A) Family Practice

Students wishing to work primarily with individuals and families will elect the Family Practice Concentration.  Upon graduation, the new MSW will have the knowledge and skills to work in child welfare agencies, family service agencies, mental health clinics, health-care organizations, family violence service agencies, substance abuse prevention and treatment programs or correctional organizations.

A wealth of practicum sites throughout the St. Louis metropolitan area are available to provide experience in working with children, youth, and families before graduation.

For students interested in developing expertise in working with women, they may elect to pursue the Graduate Certificate in Women's Studies offered at UM St. Louis in addition to their social work concentration. This certificate program can be completed with some courses taken toward the MSW degree; however, some additional hours may be required for the Certificate.

See the MSW Student Handbook for a list of course requirements.

 

B) Gerontology Concentration

Joe Pickard, PhD, Coordinator           

Students electing to pursue an MSW with the Gerontology concentration build upon their social work foundations courses to develop direct practice strategies and techniques. Through the application of social work principles to the issues facing older adults, students acquire in-depth knowledge of the aging service network, policy development and its effects, organizational structure, how to conduct research, and the role of ethics and values in social work practice. In this way, the Gerontology concentration attempts to meld theory with practice. The gerontology concentration places an emphasis on work with oppressed, vulnerable, and at risk populations. The major focus of the Gerontology concentration is to prepare students as generalist gerontological social work practitioners who will serve in direct service, leadership, and management positions at micro, mezzo, and macro levels.

See the MSW Student Handbook for a list of course requirements.

 

C) Social Work Leadership and Management

For information on the SWLM concentration, contact Dr. Margaret Sherraden at 314-516-6376.

Leadership and management shape organizations, programs, services, and outcomes for clients and communities. The School of Social Work, in collaboration with the Nonprofit Management and Leadership Program, at the University of Missouri in St. Louis trains tomorrow's leaders and managers in human services, social welfare, and other fields.

The concentration in Social Work Leadership and Management (SWLM) provides students with knowledge and practical training to assume leadership and management positions in public and nonprofit organizations. Students learn how to shape and lead effective, humane, ethical, and responsive organizations - organizations that value diversity and build capacity of staff and clients.

Students learn how to acquire resources for current programs and new initiatives. They learn how to market and evaluate programs. Students learn how to advocate for clients and influence policies. Students in SWLM share a desire to lead organizations that build resources and capabilities of individuals and communities and contribute to social justice.

Students in SWLM are not required to have prior experience in leadership and management. Students who do not have social work practice experience will be encouraged to take coursework on practice with individuals, families, and groups, and they will also be encouraged to spend some time in a direct practice internship.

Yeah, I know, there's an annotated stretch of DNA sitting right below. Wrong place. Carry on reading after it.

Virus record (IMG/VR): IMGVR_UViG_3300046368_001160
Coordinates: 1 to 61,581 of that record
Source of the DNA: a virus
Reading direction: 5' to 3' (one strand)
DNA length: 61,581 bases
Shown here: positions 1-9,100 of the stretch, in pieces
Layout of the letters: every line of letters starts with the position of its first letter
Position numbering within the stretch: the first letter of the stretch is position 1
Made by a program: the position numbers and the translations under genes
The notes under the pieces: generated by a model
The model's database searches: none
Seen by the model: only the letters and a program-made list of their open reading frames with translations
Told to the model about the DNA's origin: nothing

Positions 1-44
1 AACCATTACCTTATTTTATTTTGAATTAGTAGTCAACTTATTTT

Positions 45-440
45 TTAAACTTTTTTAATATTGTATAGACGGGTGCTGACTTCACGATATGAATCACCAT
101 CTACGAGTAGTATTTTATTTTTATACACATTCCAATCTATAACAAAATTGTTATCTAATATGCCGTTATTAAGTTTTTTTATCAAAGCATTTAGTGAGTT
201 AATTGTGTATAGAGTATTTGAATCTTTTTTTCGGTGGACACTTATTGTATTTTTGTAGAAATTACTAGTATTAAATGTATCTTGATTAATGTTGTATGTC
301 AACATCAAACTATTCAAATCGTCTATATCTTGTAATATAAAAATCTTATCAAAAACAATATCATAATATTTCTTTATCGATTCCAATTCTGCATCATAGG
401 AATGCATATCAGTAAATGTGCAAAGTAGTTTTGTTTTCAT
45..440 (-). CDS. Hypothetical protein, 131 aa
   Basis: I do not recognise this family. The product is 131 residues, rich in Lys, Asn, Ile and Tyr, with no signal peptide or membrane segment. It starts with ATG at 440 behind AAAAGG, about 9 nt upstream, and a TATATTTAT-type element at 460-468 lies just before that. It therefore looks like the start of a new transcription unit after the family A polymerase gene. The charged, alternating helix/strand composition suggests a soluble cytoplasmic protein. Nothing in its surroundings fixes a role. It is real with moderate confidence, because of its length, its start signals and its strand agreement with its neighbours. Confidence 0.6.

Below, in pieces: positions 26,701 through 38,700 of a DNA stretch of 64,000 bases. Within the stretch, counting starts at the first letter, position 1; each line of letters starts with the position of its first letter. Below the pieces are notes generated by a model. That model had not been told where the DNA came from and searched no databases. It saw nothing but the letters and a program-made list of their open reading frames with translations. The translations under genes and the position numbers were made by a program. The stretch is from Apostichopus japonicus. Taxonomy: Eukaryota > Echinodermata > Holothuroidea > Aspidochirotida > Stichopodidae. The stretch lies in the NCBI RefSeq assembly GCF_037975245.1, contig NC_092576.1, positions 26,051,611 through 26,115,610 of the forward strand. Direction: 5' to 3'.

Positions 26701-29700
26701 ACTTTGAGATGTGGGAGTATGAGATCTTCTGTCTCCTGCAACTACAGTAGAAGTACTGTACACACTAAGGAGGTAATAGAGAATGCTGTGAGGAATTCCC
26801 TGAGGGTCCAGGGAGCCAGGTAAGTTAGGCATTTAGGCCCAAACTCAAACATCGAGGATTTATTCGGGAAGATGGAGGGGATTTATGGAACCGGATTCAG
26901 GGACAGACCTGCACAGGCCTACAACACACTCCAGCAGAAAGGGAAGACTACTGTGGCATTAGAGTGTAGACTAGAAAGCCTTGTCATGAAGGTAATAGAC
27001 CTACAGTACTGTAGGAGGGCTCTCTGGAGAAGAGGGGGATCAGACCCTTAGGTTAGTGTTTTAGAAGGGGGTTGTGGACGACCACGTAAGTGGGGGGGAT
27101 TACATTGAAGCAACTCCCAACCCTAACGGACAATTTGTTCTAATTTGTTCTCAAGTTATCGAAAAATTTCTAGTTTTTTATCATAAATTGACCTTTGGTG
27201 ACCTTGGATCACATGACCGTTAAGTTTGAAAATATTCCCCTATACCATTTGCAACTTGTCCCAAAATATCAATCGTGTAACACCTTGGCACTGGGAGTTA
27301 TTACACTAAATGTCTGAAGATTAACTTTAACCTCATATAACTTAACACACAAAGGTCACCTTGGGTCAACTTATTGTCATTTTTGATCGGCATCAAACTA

With no additional coursework or cost, students in SWLM may graduate with both a Master's in Social Work (MSW) and a Graduate Certificate in Nonprofit Management and Leadership (NPML).

Objectives of SWLM
In the SWLM concentration, students gain knowledge and skills through theory, research, and practical training in order to:

*Manage public and nonprofit organizations and programs
*Work effectively with staff, volunteers, and boards
*Mobilize resources and develop partnerships to support programs and   agencies
*Manage finances and budgets
*Plan, implement, market, and evaluate social programs
*Advocate for programs, clients, and constituents

Career Opportunities
The SWLM concentration prepares social workers for local, state, and national organizations in a wide range of leadership and management positions. The focus is on social welfare, human services, health, mental health, social policy, community development, faith based, and other community organizations. Graduates with a master's degree in SWLM include leaders and executives of public and nonprofit organizations, such as:

*Family and children services
*Criminal justice and victim services
*Domestic violence
*Federated fund-raising
*Philanthropic groups
*Mental health
*Community development
*Older adult services
*Youth development

Courses  - See the MSW Student Handbook for a list of course requirements
Courses are taught using a combination of discussion, debate, guest speakers, and hands-on projects, on-campus and off-campus, as well as more traditional lectures, reading, research, and writing. Students are placed in internships where they learn directly with prominent leaders and administrators throughout the St. Louis region.

SWLM courses are offered through the School of Social Work and the Nonprofit Management and Leadership (NPML) program at UM-St. Louis.

At the School of Social Work at UM-St. Louis, a new plan and pedagogy for training effective leaders and managers is emerging. The concentration on Social Work Leadership and Management (SWLM) fulfills a market demand for such training and will contribute to a strong social work education; greater numbers of productive graduates; and contributions to the organizations and communities of St. Louis and the State of Missouri.